We usually think of the Greek gods as figures, as human embodiments, but to the Greek mind the gods were also, above all, states or conditions of being. Poseidon is god of the sea, yes, but he’s really the ungovernable force of natural disturbances — he is tempests and earthquakes. Virginal, woodland-rover Artemis punished the youthful hunter Actaeon (by turning him into a stag that his hounds turned on and killed) not simply because he’d seen her bathing naked but because his trespassing violated virgin wilderness. The gods meddled constantly in human affairs but remained awesomely remote as beings. Greek heroes, though, were closer to the human scheme of things because Herakles, Achilles, Odysseus, and Helen were mortals or semi-mortals; they were implicated in historical time, in the human order and its travails. They’re active presences in our consciousness because we recognize in their tasks, conflicts, and journeys analogies to our own existence and because they possess mortal attributes: Herakles, strength and stamina; Achilles, peerless violent valor; Odysseus, cunning. Theirs are among the oldest stories, and they never get old.
The stories are illustrated and elucidated in the San Diego Museum of Art’s Heroes: Mortals and Myths in Ancient Greece. The exhibition is structured in three chapters: “Heroes in Myth”; “Heroes in Cult”; and “Hero as Role Model.” The chapters give the many objects on display an easily grasped structure. The wall labels dispense edifying information and don’t shy from introducing us to unfamiliar words and concepts. But what really matters is the impressive historical reach and artistic elegance of the stuff on display, and short of going to the Getty Villa in Malibu or New York’s Metropolitan, it’s the best opportunity right now for Southlanders to approach the completeness and otherness of the Greek imagination.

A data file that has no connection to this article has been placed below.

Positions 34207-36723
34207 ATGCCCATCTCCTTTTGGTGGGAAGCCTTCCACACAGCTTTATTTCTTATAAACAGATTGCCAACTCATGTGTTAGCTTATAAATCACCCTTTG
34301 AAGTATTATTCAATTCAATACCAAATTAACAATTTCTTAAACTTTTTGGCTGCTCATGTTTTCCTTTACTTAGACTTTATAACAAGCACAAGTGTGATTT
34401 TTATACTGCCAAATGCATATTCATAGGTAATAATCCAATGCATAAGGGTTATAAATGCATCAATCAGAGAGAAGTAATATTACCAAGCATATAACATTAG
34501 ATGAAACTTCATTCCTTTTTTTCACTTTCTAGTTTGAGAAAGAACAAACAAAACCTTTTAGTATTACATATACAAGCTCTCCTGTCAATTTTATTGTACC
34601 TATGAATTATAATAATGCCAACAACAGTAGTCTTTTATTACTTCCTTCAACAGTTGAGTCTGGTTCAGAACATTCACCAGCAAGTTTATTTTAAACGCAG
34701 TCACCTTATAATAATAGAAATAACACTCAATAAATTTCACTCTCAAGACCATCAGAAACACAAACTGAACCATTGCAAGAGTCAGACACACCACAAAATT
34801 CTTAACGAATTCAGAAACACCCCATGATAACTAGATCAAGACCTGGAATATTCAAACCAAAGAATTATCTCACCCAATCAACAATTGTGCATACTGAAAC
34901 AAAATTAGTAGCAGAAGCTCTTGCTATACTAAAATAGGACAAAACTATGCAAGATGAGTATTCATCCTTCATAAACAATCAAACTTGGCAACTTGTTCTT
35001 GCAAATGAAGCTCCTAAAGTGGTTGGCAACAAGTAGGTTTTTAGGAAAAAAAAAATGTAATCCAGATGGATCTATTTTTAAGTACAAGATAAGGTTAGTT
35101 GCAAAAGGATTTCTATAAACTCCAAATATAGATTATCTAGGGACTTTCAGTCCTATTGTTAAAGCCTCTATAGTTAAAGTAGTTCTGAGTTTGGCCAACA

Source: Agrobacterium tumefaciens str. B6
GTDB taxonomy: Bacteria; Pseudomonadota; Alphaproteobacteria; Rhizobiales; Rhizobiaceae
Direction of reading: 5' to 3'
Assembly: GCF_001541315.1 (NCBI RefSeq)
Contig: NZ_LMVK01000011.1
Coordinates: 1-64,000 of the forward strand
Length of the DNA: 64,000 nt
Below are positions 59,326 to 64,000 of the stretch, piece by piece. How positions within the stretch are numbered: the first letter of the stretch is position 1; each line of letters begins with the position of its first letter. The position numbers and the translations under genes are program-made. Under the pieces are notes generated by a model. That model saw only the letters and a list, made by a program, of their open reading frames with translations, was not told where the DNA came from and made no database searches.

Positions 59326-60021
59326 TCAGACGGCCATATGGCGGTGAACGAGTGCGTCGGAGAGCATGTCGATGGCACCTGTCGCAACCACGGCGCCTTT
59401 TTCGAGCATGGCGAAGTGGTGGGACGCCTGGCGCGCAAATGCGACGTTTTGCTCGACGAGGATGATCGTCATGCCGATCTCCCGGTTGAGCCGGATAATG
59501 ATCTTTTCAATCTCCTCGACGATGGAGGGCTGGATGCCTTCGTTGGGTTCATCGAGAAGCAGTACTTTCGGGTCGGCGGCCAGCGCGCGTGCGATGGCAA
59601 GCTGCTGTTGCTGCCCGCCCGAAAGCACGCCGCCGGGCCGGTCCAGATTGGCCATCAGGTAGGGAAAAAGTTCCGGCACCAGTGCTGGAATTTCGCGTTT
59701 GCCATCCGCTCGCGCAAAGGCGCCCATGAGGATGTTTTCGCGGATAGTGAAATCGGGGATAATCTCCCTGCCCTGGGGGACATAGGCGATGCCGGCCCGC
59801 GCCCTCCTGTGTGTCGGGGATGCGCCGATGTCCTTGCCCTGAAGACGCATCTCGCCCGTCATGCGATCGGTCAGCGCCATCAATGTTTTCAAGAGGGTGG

Consider Herakles. In a fit of madness, he killed his wife and children. To expiate his crime, he was commanded by his archenemy, King Eurystheus, to perform the 12 apparently impossible labors we learn about as children — slaying the Hydra, cleaning the Augean stables, killing the Nemean lion, retrieving the golden apples of the Hesperides, and all the rest. The Greek imagination held his entire life cycle in its head and depicted it in many forms. As an infant, he was believed to be fearsomely strong. As a child, he could already wield the club that along with a lion skin would become an identifying attribute. Unlike Achilles and Odysseus, he lived to be an old man more or less in retirement from his tasking. The exhibition marks each stage of his life cycle. A 4th-century BCE coin depicts the baby Herakles strangling snakes; a small bronze of a beefy man-child boasts the hero’s destiny in his compact musculature; a large terra-cotta sculpture presents the aging Herakles at rest, his body still heavily muscled but as a mature man’s body is muscled — it’s meatier, filled-out, more gravity-bound. This big piece is neatly paired with a tiny, exquisitely carved gemstone bearing the same motif.